Foxconn, the controversial manufacturer of high tech gadgets such as the iPhone had flunked an audit of working conditions at its factories.
A report from the Fair Labor Association (FLA), commissioned by Apple, has found that the company continues to force its employees to work long hours in unsafe conditions.
In response to the report, Foxconn told FLA that it would take steps to reduce work hours and improve safety conditions while also allowing employees a greater say in its policies.
“Our success will be judged by future FLA audits and the monitoring of the implementation of the remediation programme, by reviews carried out by Apple and other customers and by future employee surveys,” stated Foxconn.
“Our employees are our greatest asset and we are fully committed to ensuring that they have a safe, satisfactory and healthy working environment.”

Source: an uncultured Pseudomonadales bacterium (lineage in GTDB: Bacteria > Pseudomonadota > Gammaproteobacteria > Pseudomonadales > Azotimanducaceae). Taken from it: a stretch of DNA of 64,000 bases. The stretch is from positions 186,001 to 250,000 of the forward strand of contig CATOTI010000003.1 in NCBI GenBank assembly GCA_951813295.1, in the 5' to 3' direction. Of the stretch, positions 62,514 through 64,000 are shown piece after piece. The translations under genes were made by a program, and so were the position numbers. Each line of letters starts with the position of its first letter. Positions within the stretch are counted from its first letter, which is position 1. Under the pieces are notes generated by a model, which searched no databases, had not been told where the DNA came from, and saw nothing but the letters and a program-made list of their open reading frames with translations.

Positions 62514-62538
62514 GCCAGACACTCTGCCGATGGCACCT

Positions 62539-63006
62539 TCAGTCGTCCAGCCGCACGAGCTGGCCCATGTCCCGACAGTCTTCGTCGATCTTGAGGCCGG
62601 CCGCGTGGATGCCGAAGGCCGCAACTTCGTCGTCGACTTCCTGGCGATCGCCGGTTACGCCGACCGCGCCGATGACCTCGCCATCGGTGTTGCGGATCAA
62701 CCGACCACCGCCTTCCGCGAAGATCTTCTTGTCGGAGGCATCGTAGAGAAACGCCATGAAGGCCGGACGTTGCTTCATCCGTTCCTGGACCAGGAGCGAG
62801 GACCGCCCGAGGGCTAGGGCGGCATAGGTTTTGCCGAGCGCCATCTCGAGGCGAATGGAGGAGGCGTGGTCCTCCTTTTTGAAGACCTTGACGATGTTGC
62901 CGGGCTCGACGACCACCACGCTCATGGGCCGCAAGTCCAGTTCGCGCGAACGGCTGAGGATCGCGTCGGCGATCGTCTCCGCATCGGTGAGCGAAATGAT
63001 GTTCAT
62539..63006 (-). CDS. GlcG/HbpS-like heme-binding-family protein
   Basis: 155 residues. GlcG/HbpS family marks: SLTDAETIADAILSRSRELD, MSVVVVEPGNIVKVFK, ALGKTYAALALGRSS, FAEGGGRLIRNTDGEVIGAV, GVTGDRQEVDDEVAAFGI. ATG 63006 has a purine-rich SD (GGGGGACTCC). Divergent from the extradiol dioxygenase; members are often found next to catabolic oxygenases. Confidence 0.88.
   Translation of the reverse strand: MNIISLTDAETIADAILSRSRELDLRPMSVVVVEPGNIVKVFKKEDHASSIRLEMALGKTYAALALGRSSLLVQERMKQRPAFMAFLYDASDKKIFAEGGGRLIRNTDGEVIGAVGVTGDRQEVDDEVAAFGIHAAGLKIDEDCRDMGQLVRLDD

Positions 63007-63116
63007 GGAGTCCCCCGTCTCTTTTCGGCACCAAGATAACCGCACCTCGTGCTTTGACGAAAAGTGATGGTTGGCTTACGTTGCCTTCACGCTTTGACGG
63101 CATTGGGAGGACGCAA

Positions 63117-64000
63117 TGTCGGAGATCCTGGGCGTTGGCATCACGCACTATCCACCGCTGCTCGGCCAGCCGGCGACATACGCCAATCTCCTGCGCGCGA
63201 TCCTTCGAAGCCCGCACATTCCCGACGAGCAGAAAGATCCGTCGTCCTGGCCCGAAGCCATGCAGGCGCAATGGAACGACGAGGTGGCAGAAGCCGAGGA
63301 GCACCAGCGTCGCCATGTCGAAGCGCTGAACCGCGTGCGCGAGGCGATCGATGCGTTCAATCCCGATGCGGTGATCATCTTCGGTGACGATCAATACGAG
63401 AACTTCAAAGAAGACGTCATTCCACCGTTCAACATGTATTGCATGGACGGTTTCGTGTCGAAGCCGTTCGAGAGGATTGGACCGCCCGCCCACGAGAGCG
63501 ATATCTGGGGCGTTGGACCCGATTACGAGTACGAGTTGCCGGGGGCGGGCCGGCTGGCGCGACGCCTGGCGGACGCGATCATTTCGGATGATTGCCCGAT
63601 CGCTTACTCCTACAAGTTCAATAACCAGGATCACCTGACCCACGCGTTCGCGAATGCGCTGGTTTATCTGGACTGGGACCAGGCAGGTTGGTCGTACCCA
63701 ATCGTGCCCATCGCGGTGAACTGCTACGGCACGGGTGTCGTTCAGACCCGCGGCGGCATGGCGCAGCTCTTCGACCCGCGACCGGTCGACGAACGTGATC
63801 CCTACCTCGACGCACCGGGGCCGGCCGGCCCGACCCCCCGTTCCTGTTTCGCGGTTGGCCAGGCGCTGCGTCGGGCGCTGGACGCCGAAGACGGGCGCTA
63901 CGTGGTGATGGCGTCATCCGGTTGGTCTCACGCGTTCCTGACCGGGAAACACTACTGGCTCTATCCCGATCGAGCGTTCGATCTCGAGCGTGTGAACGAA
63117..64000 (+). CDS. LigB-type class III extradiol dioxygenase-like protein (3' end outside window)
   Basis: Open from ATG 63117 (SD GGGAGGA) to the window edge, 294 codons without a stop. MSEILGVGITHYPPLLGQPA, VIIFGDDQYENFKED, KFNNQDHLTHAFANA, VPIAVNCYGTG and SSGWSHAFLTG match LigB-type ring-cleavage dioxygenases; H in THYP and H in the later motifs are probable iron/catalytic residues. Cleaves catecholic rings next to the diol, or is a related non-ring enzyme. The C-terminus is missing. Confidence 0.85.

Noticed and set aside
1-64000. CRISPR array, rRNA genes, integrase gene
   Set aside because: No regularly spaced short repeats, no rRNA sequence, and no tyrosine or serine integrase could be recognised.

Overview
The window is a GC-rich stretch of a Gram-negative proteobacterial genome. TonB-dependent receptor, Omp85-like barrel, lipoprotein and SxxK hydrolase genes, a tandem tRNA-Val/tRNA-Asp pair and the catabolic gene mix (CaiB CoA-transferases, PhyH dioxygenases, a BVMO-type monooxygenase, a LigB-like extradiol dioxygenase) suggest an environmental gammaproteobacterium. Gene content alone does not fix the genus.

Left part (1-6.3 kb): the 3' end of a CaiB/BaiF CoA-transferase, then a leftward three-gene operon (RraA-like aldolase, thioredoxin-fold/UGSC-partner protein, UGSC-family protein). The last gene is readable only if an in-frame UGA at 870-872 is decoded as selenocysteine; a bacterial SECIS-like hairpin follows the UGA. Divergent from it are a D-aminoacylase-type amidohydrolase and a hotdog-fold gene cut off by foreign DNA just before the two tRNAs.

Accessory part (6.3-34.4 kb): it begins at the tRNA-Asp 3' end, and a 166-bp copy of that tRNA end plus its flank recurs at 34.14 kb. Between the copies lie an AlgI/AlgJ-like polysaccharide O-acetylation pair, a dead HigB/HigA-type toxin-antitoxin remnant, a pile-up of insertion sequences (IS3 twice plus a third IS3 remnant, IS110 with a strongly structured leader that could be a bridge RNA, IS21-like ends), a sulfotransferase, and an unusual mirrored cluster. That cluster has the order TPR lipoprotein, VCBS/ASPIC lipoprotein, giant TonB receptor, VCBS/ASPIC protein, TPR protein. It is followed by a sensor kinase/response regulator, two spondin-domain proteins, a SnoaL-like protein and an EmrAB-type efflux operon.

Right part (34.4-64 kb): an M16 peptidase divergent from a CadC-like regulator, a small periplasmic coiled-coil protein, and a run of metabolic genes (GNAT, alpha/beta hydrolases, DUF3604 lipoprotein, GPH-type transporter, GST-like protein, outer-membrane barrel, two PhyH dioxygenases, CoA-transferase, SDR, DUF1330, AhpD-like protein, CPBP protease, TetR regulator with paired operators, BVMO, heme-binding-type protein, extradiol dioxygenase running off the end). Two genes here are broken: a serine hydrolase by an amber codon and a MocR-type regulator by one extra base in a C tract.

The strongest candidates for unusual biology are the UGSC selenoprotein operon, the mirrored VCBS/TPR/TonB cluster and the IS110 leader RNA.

The audit included interviews with some 35,000 workers.
The FLA found Foxconn had been breaching labour standards by forcing employees to work more than 60 hours per week. The standard is in violation of the rules of FLA, of which Apple is a member.
Foxconn has agreed to a 49-hours-a-week cap, including overtime. The company has also agreed to increase wages in order to prevent lost pay from the overtime cuts.
The company has also agreed to improve its safety policies with better accident reporting and will allow the workers' union to elect representatives without interference from management.
"The Fair Labor Association gave Apple’s largest supplier the equivalent of a full-body scan through 3,000 staff hours investigating three of its factories and surveying more than 35,000 workers," said FLA chief executive Auret van Heerden.
"Apple and its supplier Foxconn have agreed to our prescriptions, and we will verify progress and report publicly."
Though Foxconn contracts with a number of technology vendors, the company is best known for being Apple's manufacturing firm.
Earlier this week, Apple chief executive Tim Cook reportedly visited the Foxconn facilities and met with company executives.
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